January 18, 2024

For the World's Sake with Douglass J. Sikkema

For the World's Sake with Douglass J. Sikkema


The Charlotte Mason Centenary Series, a multi-authored monograph series commissioned in connection with the Charlotte Mason Centenary, is designed to highlight and explore the continuing educational and leadership relevance of the late 19th-century British educationalist Charlotte Mason (1842-1923) through the collective contributions of The Armitt Museum and Library, the University of Cumbria, the Charlotte Mason Institute, and other scholars and practitioners worldwide.

This post is included in a series on the monographs. Each post gives a snapshot of the author's motivation for writing, the various topics and content of each monograph, and suggestions for who might benefit most from the work.


Dr. Douglas J. Sikkema authored the monograph titled For the World’s Sake: Charlotte Mason’s Enduring Wisdom for the Anthropocene. Doug grew up in Southern Ontario amidst vineyards and peach orchards—and lots of books. Doug has a BA in English from Redeemer University, an MA in English Literature from the University of Ottawa, a Bachelor of Education from the University of Toronto, and a PhD in contemporary American literature from the University of Waterloo. His current research explores the relationship of religion, literature, and the environment. Doug is an Assistant Professor of English and the Core Humanities Program at Redeemer University. Doug is currently the Board Chair of Oak Hill Academy, a classical Christian school—inspired by Charlotte Mason—that he helped start with his wife Vanessa and a group of parents. Doug and Vanessa live just outside of Hamilton on a small acreage where they raise their four children (and two dogs).

What motivated you to join this research project?

Dr. Douglas J. Sikkema: As a founding family for a new school in Southern Ontario, I have come to love the vision of education that Charlotte Mason cast over a century ago. As someone who has become deeply indebted to her legacy, I was honoured to give a short reflection on what her legacy has meant not only to my wife and I, but to our children who get nature study, living books, and a deeply relational, rich educational feast every day.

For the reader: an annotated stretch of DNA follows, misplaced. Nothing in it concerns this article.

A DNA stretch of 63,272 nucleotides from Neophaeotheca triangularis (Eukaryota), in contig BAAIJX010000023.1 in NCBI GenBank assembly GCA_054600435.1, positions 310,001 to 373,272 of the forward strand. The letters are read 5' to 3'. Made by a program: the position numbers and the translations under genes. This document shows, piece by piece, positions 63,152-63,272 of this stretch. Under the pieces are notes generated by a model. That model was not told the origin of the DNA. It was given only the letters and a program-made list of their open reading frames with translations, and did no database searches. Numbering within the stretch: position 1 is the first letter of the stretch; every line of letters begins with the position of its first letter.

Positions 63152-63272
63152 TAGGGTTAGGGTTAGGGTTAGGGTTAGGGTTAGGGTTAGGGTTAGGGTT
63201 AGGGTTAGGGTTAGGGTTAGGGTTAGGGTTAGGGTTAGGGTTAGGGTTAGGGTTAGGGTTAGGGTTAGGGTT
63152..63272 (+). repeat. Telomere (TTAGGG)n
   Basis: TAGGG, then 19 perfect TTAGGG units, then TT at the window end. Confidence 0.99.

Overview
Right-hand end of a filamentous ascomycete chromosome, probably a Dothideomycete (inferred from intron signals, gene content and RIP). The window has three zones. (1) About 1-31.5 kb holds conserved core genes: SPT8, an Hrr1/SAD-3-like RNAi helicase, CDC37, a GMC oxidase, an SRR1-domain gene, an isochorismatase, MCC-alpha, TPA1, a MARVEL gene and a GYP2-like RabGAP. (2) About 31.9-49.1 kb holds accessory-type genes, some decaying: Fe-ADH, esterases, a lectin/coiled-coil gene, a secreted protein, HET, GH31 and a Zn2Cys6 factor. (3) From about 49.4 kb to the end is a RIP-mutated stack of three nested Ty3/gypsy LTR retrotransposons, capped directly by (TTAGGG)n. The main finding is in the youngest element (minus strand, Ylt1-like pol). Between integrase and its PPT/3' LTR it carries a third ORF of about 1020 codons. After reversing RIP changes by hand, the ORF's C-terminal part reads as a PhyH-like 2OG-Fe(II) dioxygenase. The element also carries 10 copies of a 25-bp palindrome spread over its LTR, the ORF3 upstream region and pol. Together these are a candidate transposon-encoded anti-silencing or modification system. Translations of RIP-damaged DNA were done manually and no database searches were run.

Why did you pick your topic?

Doug: A primary focus of my current research is the importance of the humanities and literature in the current ecological moment - how we imagine the world shapes how we perceive and, ultimately, behave in the world. It was amazing to dive into Mason's work and see that in her industrial context she, too, was deeply concerned about the natural world and a child's relationship to it. From start to finish she advocated that children develop a strong and intimate connection with their place, in ways that now, one hundred years on, are more important than ever. 

What was the most interesting thing you discovered during your research and writing?

Doug: Mason's attention to a child's wonder and curiosity as the only proper posture from which to hear the music of the created world was intriguing. One almost hears Mason's own child-like awe in each sentence she crafts about the marvels and mysteries of flora and fauna.  

What one or two ideas do you most hope people take away from reading your monograph?

Doug: I want people to take away that the current cultural context is buffering more and more children away from the world. When we stop attending to the world, we stop caring for it. Mason's vision was to cultivate a deep and focused attention to the world through repeated and habituated encounter. My hope is that more parents and teachers will see the absolute necessity of educating the next generation to approach the world with wonder and awe, and a recognition that every moment we rely on nature because we are an integral part of it. 

Who do you think should (especially) read your monograph?

Doug: Teachers. Home school parents. Anyone in education!


Social change starts at home. And recovering Mason’s beautiful vision of home education is, as Susan Schaefer Macaulay put it, indeed for the sake of the children. But, I would argue it is also for the sake of the world. (p.50).

"Mason envisioned an educational recovery for the sake of the child and, I would add, for the sake of the created world. "The best chance we have for a healthy and whole world will start in and through healthy households." (p. 18)

"Even a century after Mason's passing, the industrialized world she reacted against has only grown more potent and its tendrils more numerous. But Mason's educational ideas and ideals were crafted in response to the revolutionary changes wrought through industrialization." (p. 24)

"Mason's belief that education should cultivate a love for the world begins with the way she imagines the student." (p. 37)

"Attention to the world is the antidote to our apathy." (p. 47)

Doug’s monograph is available in print as a physical or digital copy.

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